Macroeconomic Analysis of The Hyperinflation Second Great Depression

Credit Derivative Practices and Principles


Paraphrased from: Derivatives: Practices and Principles A nine question CDS quiz -- Failed by the credit-derivatives geniuses!

  1. Did Senior Management perform overall risk management and capital policies approved by their boards of directors? Did dealers or end-users allow independent market risk management functions, at the board level or near-board level to assist senior management in establishing consistent policies and procedures applicable to various activities?
  2. Did dealers or end-users mark their derivatives positions to market, on at least a daily basis, for risk management purposes? If dealers did mark their derivatives positions to market, did they use mid-market valuation adjustments that allow for expected future costs such as unearned credit spread, close-out costs, investing and funding costs, and administrative costs?
  3. Did dealers or end-users identify and isolate individual sources of revenue for their derivatives positions to develop a more refined understanding of the risks and returns of derivative activities?
  4. Did dealers or end-users use a consistent measure to calculate daily market risk of their derivatives positions and compare it to market risk limits? For example, did dealers use industry standard probability analysis based upon a common confidence interval (e.g., two standard deviations) and time horizon (e.g., a one-day exposure)? More specifically, did dealers use components of market risk that should be considered across the term structure to include absolute price or rate change (delta); convexity (gamma); volatility (vega); time decay (theta); basis or correlation; and discount rate (rho)?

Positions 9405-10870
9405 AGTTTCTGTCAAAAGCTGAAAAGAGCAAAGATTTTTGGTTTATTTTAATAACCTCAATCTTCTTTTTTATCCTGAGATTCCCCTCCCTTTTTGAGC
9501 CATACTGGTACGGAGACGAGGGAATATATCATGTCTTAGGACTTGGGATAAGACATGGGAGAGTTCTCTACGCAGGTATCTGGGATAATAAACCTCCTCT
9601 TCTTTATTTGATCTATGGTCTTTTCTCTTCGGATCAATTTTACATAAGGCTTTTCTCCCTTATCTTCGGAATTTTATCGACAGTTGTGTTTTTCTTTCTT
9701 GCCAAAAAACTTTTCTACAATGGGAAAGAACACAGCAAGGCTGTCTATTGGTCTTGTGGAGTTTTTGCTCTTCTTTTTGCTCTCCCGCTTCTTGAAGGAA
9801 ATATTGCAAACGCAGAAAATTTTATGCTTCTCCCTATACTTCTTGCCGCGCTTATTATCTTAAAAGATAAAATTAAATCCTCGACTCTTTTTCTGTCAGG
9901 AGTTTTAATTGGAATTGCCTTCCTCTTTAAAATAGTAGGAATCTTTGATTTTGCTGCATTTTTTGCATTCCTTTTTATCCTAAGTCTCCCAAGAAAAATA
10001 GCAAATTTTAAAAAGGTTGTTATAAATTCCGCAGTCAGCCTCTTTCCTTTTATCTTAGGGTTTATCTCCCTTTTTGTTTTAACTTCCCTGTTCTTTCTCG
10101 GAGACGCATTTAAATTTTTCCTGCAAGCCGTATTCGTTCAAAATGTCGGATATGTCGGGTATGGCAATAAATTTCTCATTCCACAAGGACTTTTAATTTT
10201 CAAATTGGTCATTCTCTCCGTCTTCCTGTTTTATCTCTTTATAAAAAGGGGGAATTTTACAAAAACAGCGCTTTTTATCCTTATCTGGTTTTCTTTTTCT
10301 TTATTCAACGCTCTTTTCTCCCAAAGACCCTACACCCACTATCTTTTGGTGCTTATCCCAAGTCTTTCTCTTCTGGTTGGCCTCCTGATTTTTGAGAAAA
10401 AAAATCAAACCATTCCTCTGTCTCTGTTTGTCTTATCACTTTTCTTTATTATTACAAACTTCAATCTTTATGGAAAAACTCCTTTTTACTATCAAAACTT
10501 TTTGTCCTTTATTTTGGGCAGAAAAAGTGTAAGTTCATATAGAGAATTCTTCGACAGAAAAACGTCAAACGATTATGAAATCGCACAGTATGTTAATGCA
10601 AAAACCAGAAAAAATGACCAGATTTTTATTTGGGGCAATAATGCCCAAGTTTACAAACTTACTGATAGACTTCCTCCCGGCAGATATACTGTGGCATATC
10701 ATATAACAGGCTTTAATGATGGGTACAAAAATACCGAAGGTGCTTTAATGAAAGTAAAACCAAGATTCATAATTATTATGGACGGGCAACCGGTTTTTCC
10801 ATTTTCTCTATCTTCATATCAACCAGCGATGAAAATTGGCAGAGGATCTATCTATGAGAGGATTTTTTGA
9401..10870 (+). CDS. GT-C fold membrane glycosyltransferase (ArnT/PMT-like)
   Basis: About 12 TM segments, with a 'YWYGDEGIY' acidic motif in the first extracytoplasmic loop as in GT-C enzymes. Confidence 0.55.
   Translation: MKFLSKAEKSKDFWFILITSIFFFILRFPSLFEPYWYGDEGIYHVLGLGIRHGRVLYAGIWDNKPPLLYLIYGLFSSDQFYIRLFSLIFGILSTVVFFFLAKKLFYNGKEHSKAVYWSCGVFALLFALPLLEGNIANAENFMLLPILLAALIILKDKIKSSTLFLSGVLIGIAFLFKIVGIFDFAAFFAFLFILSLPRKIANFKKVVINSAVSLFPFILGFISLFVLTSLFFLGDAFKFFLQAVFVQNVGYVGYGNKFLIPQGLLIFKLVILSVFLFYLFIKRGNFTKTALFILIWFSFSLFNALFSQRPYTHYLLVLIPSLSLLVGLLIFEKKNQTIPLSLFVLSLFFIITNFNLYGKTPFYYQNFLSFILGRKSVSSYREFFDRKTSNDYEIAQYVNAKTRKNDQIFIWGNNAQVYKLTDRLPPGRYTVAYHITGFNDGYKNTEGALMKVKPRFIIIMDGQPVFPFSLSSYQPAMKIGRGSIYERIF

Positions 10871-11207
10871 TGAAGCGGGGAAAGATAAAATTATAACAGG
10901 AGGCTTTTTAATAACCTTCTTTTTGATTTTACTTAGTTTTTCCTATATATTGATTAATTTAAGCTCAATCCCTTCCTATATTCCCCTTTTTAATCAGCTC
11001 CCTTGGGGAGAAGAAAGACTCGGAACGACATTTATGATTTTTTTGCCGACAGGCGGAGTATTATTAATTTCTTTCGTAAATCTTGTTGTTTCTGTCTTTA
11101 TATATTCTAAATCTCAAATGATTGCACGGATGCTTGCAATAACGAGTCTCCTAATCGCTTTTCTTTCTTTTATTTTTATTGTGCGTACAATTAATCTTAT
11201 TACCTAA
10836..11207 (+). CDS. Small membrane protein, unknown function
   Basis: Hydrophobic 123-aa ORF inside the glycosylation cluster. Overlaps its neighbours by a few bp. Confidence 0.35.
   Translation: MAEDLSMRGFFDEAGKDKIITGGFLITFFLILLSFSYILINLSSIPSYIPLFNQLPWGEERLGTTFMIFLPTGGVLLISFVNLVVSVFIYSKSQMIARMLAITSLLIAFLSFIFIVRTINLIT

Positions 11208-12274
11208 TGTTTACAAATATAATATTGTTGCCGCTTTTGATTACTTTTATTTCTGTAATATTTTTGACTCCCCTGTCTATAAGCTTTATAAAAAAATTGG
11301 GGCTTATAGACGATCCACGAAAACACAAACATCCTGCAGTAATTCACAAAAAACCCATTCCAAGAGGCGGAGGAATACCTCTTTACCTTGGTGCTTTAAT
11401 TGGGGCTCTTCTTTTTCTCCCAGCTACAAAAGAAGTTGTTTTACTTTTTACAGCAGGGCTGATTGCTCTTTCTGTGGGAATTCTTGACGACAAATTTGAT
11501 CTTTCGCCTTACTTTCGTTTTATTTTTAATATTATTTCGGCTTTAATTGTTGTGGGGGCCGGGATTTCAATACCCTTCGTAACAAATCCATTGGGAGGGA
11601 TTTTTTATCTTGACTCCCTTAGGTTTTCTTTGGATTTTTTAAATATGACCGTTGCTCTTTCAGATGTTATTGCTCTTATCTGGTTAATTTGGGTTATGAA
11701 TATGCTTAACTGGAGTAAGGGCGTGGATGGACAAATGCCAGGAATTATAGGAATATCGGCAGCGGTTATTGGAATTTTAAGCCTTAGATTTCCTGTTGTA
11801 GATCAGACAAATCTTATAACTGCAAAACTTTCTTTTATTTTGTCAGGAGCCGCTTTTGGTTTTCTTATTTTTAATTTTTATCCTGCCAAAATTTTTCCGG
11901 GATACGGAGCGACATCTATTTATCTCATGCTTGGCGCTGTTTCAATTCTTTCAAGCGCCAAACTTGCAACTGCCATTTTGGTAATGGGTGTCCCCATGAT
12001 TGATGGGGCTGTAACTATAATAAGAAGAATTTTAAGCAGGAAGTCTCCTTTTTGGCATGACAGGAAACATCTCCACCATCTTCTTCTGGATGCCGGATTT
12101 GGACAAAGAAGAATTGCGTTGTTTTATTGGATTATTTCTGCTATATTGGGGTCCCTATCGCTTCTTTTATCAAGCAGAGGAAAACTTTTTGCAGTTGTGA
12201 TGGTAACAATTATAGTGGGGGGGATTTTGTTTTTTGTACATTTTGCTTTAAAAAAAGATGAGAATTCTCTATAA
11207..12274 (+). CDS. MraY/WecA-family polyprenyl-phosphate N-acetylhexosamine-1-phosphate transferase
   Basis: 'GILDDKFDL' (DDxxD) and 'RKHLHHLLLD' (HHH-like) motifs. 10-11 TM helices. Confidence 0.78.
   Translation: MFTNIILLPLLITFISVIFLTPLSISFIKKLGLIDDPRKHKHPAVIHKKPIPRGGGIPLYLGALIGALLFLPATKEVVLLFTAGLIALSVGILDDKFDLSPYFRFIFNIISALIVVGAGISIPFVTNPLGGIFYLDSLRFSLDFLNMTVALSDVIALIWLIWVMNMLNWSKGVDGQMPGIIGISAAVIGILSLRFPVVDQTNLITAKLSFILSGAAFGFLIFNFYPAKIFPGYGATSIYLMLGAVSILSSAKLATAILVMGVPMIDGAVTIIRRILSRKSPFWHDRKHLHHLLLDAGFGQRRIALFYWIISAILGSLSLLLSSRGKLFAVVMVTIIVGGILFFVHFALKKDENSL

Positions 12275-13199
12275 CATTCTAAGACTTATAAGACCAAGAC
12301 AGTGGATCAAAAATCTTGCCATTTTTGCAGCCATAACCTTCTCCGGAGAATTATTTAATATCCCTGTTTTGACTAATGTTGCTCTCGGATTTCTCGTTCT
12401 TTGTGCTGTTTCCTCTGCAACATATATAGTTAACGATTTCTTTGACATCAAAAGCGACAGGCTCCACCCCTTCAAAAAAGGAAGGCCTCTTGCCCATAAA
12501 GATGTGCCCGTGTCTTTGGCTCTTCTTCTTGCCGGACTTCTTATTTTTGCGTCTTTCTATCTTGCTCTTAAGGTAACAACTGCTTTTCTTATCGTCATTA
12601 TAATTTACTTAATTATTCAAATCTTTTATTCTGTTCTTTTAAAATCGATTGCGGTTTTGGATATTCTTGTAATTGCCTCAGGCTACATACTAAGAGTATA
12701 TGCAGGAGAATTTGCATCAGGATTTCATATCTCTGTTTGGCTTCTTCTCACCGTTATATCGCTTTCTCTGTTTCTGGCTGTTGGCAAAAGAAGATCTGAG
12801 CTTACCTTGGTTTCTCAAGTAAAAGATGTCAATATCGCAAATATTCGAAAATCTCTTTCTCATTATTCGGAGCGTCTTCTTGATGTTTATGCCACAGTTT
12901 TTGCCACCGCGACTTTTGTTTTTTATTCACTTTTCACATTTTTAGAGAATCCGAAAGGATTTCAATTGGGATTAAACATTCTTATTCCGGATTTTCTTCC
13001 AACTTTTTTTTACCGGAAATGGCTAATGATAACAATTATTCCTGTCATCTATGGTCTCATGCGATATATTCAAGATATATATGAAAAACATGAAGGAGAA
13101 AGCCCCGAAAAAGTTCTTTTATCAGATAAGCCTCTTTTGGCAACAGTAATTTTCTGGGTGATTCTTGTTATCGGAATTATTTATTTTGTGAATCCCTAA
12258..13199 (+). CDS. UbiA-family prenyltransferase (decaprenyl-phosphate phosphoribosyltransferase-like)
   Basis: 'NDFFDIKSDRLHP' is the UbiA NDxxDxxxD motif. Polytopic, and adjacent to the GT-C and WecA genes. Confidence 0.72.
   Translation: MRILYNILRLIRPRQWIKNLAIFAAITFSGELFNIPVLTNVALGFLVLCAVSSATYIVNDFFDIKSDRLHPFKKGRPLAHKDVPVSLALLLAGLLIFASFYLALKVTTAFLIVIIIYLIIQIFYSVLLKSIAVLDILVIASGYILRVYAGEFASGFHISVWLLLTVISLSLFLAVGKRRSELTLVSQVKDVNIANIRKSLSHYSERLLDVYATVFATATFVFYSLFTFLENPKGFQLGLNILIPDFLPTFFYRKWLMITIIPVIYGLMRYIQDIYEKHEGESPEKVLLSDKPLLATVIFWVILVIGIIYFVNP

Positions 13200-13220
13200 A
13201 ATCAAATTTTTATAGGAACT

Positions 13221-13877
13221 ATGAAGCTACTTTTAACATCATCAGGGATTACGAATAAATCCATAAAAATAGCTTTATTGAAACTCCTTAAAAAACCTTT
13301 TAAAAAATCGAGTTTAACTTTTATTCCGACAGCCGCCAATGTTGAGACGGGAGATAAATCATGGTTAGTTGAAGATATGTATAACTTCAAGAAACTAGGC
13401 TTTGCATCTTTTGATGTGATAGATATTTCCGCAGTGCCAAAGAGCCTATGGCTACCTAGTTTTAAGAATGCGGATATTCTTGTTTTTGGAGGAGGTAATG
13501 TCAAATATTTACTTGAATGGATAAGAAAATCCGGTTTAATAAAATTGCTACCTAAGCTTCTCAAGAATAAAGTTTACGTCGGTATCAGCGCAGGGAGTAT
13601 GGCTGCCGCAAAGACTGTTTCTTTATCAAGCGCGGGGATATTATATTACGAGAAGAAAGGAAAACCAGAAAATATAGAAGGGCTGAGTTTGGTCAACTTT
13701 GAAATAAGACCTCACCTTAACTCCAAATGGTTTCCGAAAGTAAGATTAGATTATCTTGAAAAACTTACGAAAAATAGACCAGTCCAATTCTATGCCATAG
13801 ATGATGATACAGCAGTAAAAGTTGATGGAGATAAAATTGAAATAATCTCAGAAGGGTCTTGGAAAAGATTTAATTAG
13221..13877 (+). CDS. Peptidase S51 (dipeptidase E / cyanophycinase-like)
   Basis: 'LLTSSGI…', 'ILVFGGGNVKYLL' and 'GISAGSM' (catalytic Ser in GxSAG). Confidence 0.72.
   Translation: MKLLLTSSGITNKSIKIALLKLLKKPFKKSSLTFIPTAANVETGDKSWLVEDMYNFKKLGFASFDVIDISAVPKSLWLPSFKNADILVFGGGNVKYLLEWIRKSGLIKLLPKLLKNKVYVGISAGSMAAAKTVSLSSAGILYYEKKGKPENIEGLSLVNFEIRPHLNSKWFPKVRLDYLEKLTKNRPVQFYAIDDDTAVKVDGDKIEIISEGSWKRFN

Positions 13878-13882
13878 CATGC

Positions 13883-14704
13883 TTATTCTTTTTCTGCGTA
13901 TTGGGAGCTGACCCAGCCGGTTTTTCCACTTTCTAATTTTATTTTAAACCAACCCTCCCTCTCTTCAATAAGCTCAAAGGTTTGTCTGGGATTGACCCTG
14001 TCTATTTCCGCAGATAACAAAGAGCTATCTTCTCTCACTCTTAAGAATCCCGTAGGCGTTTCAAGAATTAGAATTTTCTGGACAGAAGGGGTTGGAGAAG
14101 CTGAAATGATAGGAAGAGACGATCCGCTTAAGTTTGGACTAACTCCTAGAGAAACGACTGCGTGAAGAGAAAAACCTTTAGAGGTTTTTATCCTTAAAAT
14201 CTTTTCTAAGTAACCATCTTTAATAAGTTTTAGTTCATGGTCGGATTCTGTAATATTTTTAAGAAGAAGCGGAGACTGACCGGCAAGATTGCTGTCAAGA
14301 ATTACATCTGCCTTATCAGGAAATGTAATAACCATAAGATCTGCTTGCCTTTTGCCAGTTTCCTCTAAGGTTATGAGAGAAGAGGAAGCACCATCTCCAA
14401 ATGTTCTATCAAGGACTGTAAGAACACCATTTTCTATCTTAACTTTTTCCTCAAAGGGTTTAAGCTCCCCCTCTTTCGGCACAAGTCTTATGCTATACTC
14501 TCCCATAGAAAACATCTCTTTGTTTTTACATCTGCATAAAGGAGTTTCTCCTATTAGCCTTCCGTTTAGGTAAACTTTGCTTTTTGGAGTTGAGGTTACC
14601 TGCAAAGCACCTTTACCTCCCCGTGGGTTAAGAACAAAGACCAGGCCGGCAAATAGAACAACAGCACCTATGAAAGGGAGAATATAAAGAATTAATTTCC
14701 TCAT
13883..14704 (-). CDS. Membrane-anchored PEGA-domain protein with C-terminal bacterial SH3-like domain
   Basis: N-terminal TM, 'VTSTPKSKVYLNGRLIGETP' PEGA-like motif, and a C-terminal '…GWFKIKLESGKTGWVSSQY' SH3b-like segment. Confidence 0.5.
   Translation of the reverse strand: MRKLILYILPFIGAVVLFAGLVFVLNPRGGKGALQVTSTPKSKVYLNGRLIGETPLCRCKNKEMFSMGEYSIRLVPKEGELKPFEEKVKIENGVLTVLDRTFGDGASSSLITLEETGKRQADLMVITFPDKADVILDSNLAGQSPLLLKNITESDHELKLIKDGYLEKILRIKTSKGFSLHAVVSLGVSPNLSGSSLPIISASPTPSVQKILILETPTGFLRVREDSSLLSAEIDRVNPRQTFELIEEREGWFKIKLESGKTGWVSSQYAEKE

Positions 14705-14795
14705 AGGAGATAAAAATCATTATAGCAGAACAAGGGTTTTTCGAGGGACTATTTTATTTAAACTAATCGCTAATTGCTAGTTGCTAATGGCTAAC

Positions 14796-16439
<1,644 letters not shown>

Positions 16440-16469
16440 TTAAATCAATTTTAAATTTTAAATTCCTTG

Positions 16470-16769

5. Did dealers or end-users perform periodic simulations to determine how their portfolios would perform under stress (black swan) conditions? Did they ensure that these stress simulations of improbable market events test assumptions, valid for normal markets, that may no longer hold true in abnormal markets?
  6. Did dealers or end-users perform investing and funding forecasts which reveal cash investing and funding requirements arising from their derivatives portfolios? Where the dealers able to forecast surpluses and funding needs, by currency, over time? And did the dealers examine the potential impact of contractual unwind provisions or other credit provisions that produce cash or collateral receipts or payments?
  7. Did dealers and end-users measure credit exposure on the replacement cost of derivatives transactions, that is, their market value? And did they estimate of the future replacement cost of derivatives transactions?
  8. Did dealers and end-users aggregate net credit exposure to a given counterparty? To limit credit exposure, were there master agreements signed with the counterparty to document existing and future derivatives transactions, including foreign exchange forwards and options?
  9. Did dealer and end-user employ credit management where credit downgrades would trigger early termination or collateral requirements and did the dealer and end-user consider their capacity, and that of their counterparties, to meet potentially substantial funding needs that might result from a credit downgrade?